If you’re tapping your feet impatiently awaiting the return of HBO’s “Boardwalk Empire,” Oak Park Festival Theatre’s current production of “Hamlet” may provide some relief. Director Lavina Jadhwani’s staging, adapted by Jadhwani and Doug Finlayson, sets the action in the 1920s-era Hotel Denmark, where Claudius holds court with his henchmen and plots to get rid of anyone — especially a nephew — who threatens his tenuous grip on power or disrespects his kingpin status.
It’s an eminently workable choice. Rosencrantz and Guildenstern are essentially hit men by proxy, after all. Polonius’ observation that Hamlet “sometimes walks four hours together here in the lobby” makes perfect sense for a hotel setting, which is itself a great metaphor for people trapped, as Hamlet is, in a state of existential limbo. (Though he’s far more philosophical, Hamlet, like Willy Loman in “Death of a Salesman,” still seems to feel “kind of temporary” about himself.)
It takes a while to find its spine in the first act. The outdoor setting with the noise of overhead planes and street traffic clashes with the self-protective claustrophobia of the court. Jacqueline and Richard Penrod’s Art Deco-by-way-of-mausoleum set featuring gray moldy columns topped by sad wilted ferns — the only signs of life in this death-dealing world — neatly suggest the rot underneath the surface bluster. The latter quality is embodied by Jack Hickey’s Claudius, whose barrel-chested swagger and hair-trigger temperament has some passing echoes of Bob Hoskins’ performance in “The Long Good Friday.”
In the title role, Michael McKeogh brings febrile energy and histrionic wit, whether chasing Michael Joseph Mitchell’s Polonius around like a bull or carting the dead Polonius offstage over his shoulder from Gertrude’s bedroom with a cheery “Goodnight, Mother!” (Like so many hapless consiglieres before him, Polonius ends up in the wrong place at the wrong time, and gets bludgeoned to death for his troubles.) There is little doubt that this Hamlet is mostly sane — but he is also badly outnumbered and outmaneuvered by fate and by Claudius’ take-no-prisoners death grip on his fiefdom.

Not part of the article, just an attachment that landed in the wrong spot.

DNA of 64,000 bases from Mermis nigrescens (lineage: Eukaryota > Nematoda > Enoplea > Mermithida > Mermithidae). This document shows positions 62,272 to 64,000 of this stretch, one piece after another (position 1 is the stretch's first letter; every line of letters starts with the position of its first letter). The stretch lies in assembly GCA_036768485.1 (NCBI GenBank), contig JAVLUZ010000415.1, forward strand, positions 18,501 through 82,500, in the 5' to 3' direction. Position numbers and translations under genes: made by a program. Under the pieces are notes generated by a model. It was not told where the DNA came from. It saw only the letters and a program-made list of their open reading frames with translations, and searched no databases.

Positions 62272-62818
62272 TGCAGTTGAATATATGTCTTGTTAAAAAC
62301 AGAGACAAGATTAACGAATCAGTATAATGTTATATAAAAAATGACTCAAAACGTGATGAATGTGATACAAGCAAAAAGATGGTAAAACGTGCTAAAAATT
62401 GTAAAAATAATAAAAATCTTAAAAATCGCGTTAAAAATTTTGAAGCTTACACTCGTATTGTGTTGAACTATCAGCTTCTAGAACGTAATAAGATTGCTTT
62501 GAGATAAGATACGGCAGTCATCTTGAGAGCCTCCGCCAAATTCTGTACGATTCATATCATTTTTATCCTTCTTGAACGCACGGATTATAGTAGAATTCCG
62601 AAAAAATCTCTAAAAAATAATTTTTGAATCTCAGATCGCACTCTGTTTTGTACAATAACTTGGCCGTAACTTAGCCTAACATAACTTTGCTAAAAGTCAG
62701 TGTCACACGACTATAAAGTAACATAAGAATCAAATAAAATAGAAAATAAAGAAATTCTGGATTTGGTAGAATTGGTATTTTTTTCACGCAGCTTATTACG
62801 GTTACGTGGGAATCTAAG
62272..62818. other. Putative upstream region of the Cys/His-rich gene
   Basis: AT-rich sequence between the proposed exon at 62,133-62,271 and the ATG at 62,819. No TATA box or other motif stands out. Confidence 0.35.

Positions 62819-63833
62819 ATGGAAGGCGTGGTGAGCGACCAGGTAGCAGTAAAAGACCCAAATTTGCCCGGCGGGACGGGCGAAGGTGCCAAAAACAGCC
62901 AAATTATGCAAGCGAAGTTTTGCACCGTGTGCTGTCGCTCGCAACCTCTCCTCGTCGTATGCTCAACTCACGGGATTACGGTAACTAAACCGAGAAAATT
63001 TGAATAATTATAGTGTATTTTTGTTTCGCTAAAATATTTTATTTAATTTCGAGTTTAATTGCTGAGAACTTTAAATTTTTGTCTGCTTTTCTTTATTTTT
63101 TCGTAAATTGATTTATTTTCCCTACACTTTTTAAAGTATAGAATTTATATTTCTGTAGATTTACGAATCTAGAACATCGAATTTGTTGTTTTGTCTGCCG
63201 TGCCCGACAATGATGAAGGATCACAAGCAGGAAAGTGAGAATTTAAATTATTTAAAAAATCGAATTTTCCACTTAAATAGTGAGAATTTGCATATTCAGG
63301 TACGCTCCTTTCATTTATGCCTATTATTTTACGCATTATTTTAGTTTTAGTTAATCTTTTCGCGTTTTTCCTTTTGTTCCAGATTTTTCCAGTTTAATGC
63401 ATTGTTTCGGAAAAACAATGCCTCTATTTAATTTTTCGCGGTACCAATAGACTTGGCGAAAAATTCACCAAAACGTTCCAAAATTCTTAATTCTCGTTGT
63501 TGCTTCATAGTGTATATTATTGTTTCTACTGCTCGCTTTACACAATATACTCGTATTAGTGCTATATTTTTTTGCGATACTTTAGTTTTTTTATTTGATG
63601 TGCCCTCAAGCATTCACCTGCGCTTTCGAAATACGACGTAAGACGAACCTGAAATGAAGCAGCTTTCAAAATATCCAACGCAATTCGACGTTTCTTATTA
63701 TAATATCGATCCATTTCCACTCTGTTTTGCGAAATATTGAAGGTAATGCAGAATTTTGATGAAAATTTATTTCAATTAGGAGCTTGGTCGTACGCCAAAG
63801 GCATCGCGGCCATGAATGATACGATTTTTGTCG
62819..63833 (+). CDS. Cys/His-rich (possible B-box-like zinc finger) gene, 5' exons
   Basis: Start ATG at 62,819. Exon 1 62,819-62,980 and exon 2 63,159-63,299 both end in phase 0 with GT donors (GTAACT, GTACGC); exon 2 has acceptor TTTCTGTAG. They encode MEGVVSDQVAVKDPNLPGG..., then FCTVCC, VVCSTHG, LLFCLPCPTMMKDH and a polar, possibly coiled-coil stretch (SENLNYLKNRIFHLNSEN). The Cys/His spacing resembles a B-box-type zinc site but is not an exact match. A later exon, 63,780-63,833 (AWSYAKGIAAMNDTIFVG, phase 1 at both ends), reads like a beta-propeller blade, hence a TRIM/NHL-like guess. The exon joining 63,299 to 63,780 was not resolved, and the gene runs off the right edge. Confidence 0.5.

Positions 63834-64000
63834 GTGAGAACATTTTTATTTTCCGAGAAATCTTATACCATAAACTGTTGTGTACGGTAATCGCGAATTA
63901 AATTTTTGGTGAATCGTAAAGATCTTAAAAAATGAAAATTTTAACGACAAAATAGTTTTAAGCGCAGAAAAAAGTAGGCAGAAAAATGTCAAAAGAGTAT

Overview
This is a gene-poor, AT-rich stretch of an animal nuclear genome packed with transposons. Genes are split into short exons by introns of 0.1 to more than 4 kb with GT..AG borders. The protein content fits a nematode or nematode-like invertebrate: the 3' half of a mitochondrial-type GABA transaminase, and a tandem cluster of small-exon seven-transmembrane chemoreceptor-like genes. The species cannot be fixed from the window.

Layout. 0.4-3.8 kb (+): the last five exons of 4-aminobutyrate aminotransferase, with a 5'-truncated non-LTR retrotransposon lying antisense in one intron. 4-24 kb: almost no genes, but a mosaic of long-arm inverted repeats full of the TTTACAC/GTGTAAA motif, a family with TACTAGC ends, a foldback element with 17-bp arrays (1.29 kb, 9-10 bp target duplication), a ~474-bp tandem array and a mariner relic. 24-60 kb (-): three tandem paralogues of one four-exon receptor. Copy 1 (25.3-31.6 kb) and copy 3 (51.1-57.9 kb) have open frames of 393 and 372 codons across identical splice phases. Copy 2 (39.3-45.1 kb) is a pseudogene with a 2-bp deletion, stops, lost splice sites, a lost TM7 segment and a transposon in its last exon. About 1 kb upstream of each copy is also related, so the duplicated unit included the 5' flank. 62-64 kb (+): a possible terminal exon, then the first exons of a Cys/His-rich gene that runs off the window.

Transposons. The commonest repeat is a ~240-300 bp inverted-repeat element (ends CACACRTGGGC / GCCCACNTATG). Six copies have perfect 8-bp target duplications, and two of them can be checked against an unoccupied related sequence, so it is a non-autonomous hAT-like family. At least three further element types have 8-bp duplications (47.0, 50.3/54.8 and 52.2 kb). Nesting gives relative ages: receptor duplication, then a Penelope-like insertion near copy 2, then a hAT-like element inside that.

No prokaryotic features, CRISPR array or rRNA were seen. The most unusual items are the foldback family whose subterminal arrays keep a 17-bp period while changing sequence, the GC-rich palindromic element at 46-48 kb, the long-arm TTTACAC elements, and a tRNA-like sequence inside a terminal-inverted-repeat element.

Sara Pavlak’s Ophelia, while a bit uncertain in the early scenes, convincingly finds the anguish under the poor girl’s madness by the end. Kelly Lynn Hogan’s self-protective and self-justifying Gertrude, clad in Rachel Sypniewski’s stylish flapper duds, feels like a Jazz Age version of Carmela Soprano.
Perhaps the most interesting casting choice Jadhwani has made here is with Michael Pogue as Horatio. Pogue is the only black actor in the cast, and that works beautifully with both the 1920s time period, when no black man could easily fit in at the seats of power (legal or otherwise), and Horatio’s evergreen function as the outsider to the power plays. Pogue’s harmonica-playing troubadour provides the innate decency and insight lacking in so many of the others in this crabs-in-the-bucket world. (Fortinbras, as so often happens, is nowhere to be seen in this adaptation.)
Oh, and that final showdown between McKeogh’s Hamlet and Michael Mercier’s Laertes? In place of swords, it’s a full-on fist fight (beautifully designed by Victor Bayona’s and Richard Gilbert’s R&D Choreography) between two grieving sons. Both have been turned into pawns by older men — whether a ghost father or a cunning kingpin — and set loose to enact bloody vengeance, ensuring that there are no real winners in this power-mad world.